7 Ways to raise an excited reader
Here are some tried-and-true strategies for raising passionate readers.
If you find yourself reading this post, chances are you and your family place a strong value on raising passionate readers. You understand that learning the mechanics of reading — identifying letter sounds and sounding out words — is the key to unlocking a whole new world of joy, adventure and knowledge. So how do you encourage your little ones to master the challenging skill of reading without losing the wonder and excitement that makes reading so delightful in the first place?
People ask me all the time how to raise passionate readers. I remind them that it has nothing to do with how many books a child can read in one sitting or how many words she can decode at age 4. A great reader is someone who delights in the sounds of new words, associates reading with pleasure and adventure and craves the joy of curling up in a cozy nook and losing herself in a story.
Any child can become a passionate reader when encouraged properly. Here are a few tips I've come up with over the years as a mother and an educator. I hope they will help your family.
Start reading to your child as early and often as possible. Look for opportunities to read together in the course of your daily routine. After all, stories aren't just for bedtime! Try a breakfast read-aloud or a rub-a-dub bathtub story, encourage big brother to read to little sister and so on.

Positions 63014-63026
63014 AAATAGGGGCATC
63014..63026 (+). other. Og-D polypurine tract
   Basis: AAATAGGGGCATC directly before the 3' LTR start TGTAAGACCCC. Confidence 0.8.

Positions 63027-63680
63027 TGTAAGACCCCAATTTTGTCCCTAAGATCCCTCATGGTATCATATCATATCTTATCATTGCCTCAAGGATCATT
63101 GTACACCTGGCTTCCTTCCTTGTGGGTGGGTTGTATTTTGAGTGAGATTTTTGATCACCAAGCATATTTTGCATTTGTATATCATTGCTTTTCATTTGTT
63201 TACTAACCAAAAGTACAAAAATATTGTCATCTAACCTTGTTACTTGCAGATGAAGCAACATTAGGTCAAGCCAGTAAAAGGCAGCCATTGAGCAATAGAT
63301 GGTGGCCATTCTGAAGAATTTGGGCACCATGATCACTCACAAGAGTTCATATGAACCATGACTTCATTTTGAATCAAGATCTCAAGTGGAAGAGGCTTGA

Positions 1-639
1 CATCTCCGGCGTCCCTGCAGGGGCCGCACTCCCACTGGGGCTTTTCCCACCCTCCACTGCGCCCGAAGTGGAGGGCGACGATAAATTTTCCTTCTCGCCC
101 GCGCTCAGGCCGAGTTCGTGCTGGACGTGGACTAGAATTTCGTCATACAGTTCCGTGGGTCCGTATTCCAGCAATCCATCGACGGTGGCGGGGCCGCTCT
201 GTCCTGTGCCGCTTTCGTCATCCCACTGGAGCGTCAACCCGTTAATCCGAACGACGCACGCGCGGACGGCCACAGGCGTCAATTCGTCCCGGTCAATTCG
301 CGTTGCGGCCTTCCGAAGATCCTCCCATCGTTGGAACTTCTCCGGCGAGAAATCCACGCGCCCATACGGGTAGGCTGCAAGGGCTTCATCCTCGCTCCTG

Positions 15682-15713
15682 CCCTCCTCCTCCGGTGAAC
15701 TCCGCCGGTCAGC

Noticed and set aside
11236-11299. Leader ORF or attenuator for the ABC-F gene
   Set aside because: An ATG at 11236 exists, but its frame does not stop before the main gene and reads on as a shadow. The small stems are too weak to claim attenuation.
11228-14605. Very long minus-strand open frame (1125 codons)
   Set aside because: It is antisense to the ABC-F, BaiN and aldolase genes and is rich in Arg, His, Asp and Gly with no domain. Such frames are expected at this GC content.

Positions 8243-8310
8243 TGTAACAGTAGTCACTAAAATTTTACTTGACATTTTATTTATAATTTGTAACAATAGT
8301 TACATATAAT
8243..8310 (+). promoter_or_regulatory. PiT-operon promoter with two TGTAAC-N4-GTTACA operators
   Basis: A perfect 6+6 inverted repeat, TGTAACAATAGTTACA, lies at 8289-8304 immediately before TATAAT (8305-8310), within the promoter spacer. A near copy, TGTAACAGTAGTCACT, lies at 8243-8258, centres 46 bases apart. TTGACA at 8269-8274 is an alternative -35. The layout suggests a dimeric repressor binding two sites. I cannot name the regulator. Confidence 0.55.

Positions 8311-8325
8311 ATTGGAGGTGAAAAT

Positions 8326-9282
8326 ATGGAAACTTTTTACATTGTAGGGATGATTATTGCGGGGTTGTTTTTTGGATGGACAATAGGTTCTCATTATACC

Don't put away the picture books too soon. Many children who have just learned to read gravitate toward big-kid chapter books, but parents do well by their emerging readers when they keep bringing out those classic picture books. Often, the vocabulary and language encountered in a Maurice Sendak or Kevin Henkes story are far more sophisticated than what can be found in a chapter-book series.
Never pressure a child to read before she's ready. In our ultracompetitive world, we often want our children to do everything on the same schedule as the child next door. Children develop as readers at different paces, and it's important for parents to allow that development to take place in a safe, no-pressure setting. Encourage and praise, but never push. It doesn't work, and frustration is an enemy to reading.
Invite participation. Most young children are eager to participate. Ask questions about the characters, discuss how you think the book is going to end before you reach the conclusion and have the child describe what he sees in the illustrations.
Surprise your child with an occasional book for a gift or take a trip to the library. Sneak a book under your child's pillow or plan an after-school visit to the library — followed by ice cream with sprinkles, of course! This is a wonderful way to connect reading with joy.
Create a wonderful reading space for your child. Find a comfortable corner in your home that is warm, inviting and well lit. Have a shelf or container that allows your child to pick from a variety of books. Make sure it is accessible and easy to reach.
Take advantage of free story time. Bookstores and libraries often have free story time once or twice a week. If you don't have a local offering, why not create a story time with some fellow playgroup moms? You can include it as part of your normal weekly playgroup meetups, or you can create a separate day dedicated just to story time. You can take turns hosting story time at home, or you can get together at a park.
Note: The Learn with Homer app (available in the iTunes app store) is another great way to get your children excited about reading. The new Homer holiday pack will be released Dec. 6.